From Chariot offering crowd-sourced routes to Leap swapping out wheelchair-accessible seating for leather armchairs (and subsequently getting shut down by the California Public Utilities Commission), microtransit has been one of the most buzzed-about shared mobility trends of 2015.
At the national shared mobility Move Together, leaders from several microtransit providers including Bridj, Chariot, Split and Via gathered to discuss how this unique new mode – not quite ridesourcing, not quite transit – is reshaping urban mobility.
As microtransit evolves, it promises to have important implications for public transportation, including in areas such as:
Dynamic Routing Technology
Microtransit providers adjust routes and stops in real time by aggregating demand to provide the most efficient possible service. Each day, these companies work to build and refine the complex algorithms that make those rides possible. While they’re currently focused on serving dense urban areas, many in the industry have speculated on the value of adapting the dynamic routing model to better serve suburban communities and other low-density areas where demand is elastic, and that are difficult to serve efficiently using traditional fixed route service. Once they have perfected their technology, today’s microtransit providers may be able to expand their profits by licensing their algorithms to public transit agencies that serve disbursed populations.
Public Private Partnerships
Instead of licensing their technology, microtransit providers may also choose to work hand-in-hand with the public sector to serve riders directly. These operators could provide dynamically routed bus service or offer more efficient alternatives for paratransit, “dial-a-ride” transport and other important but inefficient forms of public transportation.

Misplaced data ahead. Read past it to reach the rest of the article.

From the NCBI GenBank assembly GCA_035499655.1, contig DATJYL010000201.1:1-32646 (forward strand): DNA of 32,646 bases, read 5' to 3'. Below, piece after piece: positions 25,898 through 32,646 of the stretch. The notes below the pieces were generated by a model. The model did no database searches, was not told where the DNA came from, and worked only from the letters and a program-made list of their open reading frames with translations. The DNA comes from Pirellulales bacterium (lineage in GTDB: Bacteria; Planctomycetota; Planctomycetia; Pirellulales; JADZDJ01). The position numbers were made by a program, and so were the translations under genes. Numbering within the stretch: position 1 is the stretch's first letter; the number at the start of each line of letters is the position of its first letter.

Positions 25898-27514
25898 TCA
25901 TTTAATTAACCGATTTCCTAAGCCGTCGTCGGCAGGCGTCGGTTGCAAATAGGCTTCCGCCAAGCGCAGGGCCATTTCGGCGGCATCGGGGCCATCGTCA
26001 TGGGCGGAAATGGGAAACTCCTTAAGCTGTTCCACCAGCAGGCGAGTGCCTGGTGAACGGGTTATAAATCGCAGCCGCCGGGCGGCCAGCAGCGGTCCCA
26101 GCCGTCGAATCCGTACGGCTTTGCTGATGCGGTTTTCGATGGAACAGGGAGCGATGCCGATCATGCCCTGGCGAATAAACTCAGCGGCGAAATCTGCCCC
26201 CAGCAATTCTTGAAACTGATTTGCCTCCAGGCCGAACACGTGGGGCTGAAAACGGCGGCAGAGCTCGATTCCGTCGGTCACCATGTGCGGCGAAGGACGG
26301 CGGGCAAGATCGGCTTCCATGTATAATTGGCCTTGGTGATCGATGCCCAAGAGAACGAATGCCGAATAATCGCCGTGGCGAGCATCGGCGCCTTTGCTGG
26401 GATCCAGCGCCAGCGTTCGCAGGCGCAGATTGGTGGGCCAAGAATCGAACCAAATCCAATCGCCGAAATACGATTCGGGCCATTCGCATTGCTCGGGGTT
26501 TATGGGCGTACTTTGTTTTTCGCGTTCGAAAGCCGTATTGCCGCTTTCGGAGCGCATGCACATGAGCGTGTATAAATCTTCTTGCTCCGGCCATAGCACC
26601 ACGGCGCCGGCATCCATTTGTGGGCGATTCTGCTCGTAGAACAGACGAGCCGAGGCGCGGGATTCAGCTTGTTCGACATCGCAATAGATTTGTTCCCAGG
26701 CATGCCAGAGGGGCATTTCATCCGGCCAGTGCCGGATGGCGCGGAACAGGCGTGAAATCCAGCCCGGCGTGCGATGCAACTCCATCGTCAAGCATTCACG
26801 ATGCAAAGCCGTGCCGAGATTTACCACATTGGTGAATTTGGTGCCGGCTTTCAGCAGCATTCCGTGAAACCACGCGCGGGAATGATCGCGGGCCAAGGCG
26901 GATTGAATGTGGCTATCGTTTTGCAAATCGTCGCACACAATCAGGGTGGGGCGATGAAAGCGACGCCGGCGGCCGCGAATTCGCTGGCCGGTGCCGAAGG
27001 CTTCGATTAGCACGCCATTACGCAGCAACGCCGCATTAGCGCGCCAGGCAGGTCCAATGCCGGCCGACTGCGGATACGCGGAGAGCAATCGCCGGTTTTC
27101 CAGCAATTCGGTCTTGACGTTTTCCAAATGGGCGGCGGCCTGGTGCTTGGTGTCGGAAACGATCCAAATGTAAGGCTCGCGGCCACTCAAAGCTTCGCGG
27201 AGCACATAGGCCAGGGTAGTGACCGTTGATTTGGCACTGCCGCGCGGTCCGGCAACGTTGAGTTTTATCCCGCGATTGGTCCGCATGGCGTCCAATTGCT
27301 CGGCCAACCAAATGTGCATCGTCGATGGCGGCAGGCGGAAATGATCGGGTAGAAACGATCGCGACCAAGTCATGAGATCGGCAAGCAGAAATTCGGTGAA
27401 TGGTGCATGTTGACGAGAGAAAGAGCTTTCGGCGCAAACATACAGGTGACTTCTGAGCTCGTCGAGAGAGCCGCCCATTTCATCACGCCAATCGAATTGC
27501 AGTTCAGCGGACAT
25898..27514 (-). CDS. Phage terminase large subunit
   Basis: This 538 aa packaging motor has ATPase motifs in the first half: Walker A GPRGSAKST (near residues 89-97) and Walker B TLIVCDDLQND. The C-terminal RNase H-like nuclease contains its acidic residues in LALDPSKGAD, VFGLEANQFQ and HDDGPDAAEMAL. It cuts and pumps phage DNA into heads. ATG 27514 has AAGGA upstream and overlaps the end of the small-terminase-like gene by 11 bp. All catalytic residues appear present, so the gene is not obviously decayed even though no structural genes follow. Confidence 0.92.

At Move Together, Bridj CEO Matt George announced that his company has plans to launch a partnership in early 2016 that will feature transit agency employees driving co-branded Bridj vehicles. We hope to have more to share here soon!
First and Last-Mile Connections
In addition to offering near door-to-door service, microtransit can also provide commuters with first/last mile connections to existing transit systems. For instance, during the Move Together microtransit panel, Chariot Founder & CEO Ali Vahabzadeh revealed that 20 percent of his company’s riders use Chariot to travel between their homes and BART stations in the San Francisco Bay area. Whether it’s using a Chariot or a Lyft Line, using new, more efficient ways to connect with transit for long-haul trips will help better sustain our cities’ legacy transportation systems.
Providing More Options
With their cold-pressed juices and wifi, today’s microtransit services don’t fit within everyone’s budget. Similar to San Francisco’s tech shuttles, however, they’re likely still doing their part to keep people from driving. Studies suggest new dynamic ridesharing services like microtransit have the potential to reduce single occupancy vehicle trips and decrease congestion in cities – all with relatively low overhead costs and high customer satisfaction.
In combination with other services, the flexibility of microtransit may play a key role in helping people live well without owning a car. The challenge for cities, operators, and advocates moving forward will be how to regulate these services – and how to leverage their benefits and tech for the greater public good.